Research ArticleNEUROSCIENCE

Limiting parental interaction during vocal development affects acoustic call structure in marmoset monkeys

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Science Advances  11 Apr 2018:
Vol. 4, no. 4, eaar4012
DOI: 10.1126/sciadv.aar4012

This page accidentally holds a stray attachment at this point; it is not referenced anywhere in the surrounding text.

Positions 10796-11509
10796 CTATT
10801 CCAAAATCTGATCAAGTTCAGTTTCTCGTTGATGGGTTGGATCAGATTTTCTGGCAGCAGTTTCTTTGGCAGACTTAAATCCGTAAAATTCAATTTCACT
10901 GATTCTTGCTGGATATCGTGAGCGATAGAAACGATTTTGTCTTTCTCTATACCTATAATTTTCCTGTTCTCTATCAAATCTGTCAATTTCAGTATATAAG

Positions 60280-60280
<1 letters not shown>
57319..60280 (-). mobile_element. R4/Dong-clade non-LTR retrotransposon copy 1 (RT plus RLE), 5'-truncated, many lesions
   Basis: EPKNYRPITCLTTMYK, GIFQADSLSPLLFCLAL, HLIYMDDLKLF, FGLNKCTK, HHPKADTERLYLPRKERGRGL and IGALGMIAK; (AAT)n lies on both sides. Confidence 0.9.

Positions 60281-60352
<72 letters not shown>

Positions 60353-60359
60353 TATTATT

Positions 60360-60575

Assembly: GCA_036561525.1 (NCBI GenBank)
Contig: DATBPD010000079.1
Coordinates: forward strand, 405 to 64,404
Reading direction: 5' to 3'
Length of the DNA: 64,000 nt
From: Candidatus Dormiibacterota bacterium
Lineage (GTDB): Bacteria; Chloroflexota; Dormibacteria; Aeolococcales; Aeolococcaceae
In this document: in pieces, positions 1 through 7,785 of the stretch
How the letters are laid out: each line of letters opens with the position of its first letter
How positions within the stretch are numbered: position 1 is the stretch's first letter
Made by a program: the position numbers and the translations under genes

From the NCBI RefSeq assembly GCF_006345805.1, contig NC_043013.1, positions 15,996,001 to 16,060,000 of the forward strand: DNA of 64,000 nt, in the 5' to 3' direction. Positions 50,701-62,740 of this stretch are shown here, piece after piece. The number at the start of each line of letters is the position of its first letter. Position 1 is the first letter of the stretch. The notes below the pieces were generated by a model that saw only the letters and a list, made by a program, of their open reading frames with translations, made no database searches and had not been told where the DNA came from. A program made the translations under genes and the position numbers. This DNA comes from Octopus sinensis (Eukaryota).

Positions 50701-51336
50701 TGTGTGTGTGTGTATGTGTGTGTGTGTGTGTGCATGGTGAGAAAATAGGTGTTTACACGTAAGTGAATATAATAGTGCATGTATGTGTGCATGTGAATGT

Human vocal development is dependent on learning by imitation through social feedback between infants and caregivers. Recent studies have revealed that vocal development is also influenced by parental feedback in marmoset monkeys, suggesting vocal learning mechanisms in nonhuman primates. Marmoset infants that experience more contingent vocal feedback than their littermates develop vocalizations more rapidly, and infant marmosets with limited parental interaction exhibit immature vocal behavior beyond infancy. However, it is yet unclear whether direct parental interaction is an obligate requirement for proper vocal development because all monkeys in the aforementioned studies were able to produce the adult call repertoire after infancy. Using quantitative measures to compare distinct call parameters and vocal sequence structure, we show that social interaction has a direct impact not only on the maturation of the vocal behavior but also on acoustic call structures during vocal development. Monkeys with limited parental interaction during development show systematic differences in call entropy, a measure for maturity, compared with their normally raised siblings. In addition, different call types were occasionally uttered in motif-like sequences similar to those exhibited by vocal learners, such as birds and humans, in early vocal development. These results indicate that a lack of parental interaction leads to long-term disturbances in the acoustic structure of marmoset vocalizations, suggesting an imperative role for social interaction in proper primate vocal development.

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